iterate faster and find better design solutions
With the help of data analysis and machine learning, design becomes accessible and more comprehensible. Research and design processes can be accelerated. Charts also create an alignment for teams and stakeholders within the design process.
map out your solution space
data science helps to define and visualize a solution space
1. choose the domain of your product or service
2. identify quality marker and constraints
3. map out pitch areas and sweetspots
the concept of decorum
“decorum” is a ancient communication principle which describes the appropriateness of a message for its intended purpose and context
Given the example, Peak-B and Peak-C might be a well established design stereotype or cliché. Out of fear of missing the right tone with the audience, these stereotypes are not challenged.
But by analyzing the whole solution space we may find an even better fitting global maximum: Peak-A.
example: University Branding
The data is based on an analysis of the world‘s top 1000 universities (via QS World University Ranking, 2019). For this purpose, logos were visually analyzed with regard to the signets used (word mark, seal, coat of arms, etc.) as well as other attributes.
The graphs use conventional representation of statistics (PCA, UMAP, MDS).
1. Business Understanding
The first step is to clarify the goal and the desired result. This also includes values, target groups and stakeholders.
- Goal: What is to be achieved?
- What are your values: why – what – how?
- Understanding users and requirements: Design Research
- Stakeholder Research
- Mission Statement
Based on the target group and the industry environment, a competitor analysis is carried out. From the problem definition, goals for communication are formulated and visual arguments are derived.
Market research – initial overview
- Problem statement
- Competition narrowed down
- Communication goal defined
- Visual argument (how the statement should be communicated)
3. Empirical exploration
What follows is a detailed analysis of the competition and the current market environment. In our example, the logos of the universities were first analyzed. It was collected whether they contain word marks, seals, coats of arms, etc. and what visual features they have (font, elements, characteristics).
Identify clusters and patterns (focus on USA and Europe)
interactive charts (Hover)
detailed insights into clusters
Check communication goals with cluster findings
Visual Mapping (selection seals / coat of arms)
for legal reasons the logos are blurred here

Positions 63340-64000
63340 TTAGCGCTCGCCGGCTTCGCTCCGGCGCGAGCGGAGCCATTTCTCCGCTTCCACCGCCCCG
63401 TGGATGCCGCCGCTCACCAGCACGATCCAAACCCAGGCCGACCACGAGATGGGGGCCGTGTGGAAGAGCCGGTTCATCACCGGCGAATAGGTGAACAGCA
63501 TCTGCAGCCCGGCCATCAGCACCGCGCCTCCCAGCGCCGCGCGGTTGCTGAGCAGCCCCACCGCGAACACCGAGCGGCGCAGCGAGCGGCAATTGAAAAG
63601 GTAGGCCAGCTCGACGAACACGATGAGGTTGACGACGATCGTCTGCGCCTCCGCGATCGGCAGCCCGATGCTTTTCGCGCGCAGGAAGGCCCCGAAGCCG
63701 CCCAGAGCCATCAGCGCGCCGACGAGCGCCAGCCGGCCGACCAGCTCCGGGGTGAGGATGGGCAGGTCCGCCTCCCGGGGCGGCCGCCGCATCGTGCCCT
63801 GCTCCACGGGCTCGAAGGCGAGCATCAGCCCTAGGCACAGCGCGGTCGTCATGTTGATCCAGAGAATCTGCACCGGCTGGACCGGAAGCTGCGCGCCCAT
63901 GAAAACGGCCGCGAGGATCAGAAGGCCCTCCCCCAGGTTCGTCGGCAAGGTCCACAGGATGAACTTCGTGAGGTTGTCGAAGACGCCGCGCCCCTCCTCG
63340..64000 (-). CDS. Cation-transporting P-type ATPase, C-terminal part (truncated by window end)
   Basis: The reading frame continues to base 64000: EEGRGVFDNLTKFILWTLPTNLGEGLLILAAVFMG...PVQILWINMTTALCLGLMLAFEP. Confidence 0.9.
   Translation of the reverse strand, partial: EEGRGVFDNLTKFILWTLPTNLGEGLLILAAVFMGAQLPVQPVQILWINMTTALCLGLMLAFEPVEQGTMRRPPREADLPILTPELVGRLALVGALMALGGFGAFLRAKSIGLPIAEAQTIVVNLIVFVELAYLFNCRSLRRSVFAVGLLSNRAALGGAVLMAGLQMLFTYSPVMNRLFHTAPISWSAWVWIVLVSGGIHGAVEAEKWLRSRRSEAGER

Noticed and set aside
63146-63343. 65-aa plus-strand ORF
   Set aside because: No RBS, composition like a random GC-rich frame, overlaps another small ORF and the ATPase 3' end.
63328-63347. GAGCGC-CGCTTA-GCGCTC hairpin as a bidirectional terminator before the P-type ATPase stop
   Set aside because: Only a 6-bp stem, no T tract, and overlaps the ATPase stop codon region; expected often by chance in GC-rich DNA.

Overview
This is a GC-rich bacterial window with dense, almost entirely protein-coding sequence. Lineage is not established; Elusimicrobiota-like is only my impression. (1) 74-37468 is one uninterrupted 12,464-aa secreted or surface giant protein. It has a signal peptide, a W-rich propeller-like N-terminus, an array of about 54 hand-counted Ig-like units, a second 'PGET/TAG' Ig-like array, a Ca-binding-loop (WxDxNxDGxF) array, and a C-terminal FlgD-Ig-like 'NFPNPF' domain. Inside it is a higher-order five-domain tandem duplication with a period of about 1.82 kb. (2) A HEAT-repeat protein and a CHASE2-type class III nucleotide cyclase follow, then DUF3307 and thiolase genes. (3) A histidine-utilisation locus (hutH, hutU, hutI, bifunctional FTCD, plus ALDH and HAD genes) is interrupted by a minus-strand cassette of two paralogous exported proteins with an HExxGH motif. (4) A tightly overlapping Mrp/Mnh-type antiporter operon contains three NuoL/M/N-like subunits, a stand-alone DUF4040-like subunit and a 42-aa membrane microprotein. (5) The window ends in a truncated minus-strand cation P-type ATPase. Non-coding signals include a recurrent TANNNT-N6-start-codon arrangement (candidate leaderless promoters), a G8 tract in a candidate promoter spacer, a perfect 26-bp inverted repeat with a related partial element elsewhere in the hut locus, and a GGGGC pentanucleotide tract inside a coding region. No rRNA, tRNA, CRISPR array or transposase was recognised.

Providing a sense of design space
(each point is expandable via mousehover)
Find your positioning
Discover the sweetspot
- visualization of the Solution Space as charts
- interactive graphs, with hover information
- understand current trends
- find positioning and (new) niche
- faster and more comprehensive competitor analysis
- visual insight at the push of a button
- precisely targeted starting points for positioning
- faster development of mood boards
4. Prototype & Draft
The communication goals and findings from the visual analysis serve as constraints (conditions) for the design. Visual exploration helps to avoid misunderstandings and inappropriate approaches from the beginning.
- target–oriented designs
- clear design solution
- faster development
- designs with higher accuracy
5. Test & Feedback
In the following step, the drafts are discussed with users from the target group and stakeholders. Misunderstandings or “wrong readings“ should thus be further excluded. For universities in particular, it is important that the appearance can create identification.
- valid feedback
- possible and early points of criticism
challenges of design
Design must convey content in the right way. The choice of visual expression is constantly influenced by cultural, social and technological change ❶. At the same time, design must meet the values and expectations of the target group, which are also changing ❷.
The visual argument must therefore be right from two sides – it must be currently coherent – and it must be perceived as accurate by the target group.
why is decorum important?
importance of decorum
- decorum is about creating appropriate, fitting, and effective communication
- making sure your message is interresting for your audience
- building trust and credibility with our audience
- incorrect language or a misplaced style can turn people off
- if you don’t fit the concept of “decorum”, you may be ignored by your audience
- your brand may be seen as unprofessional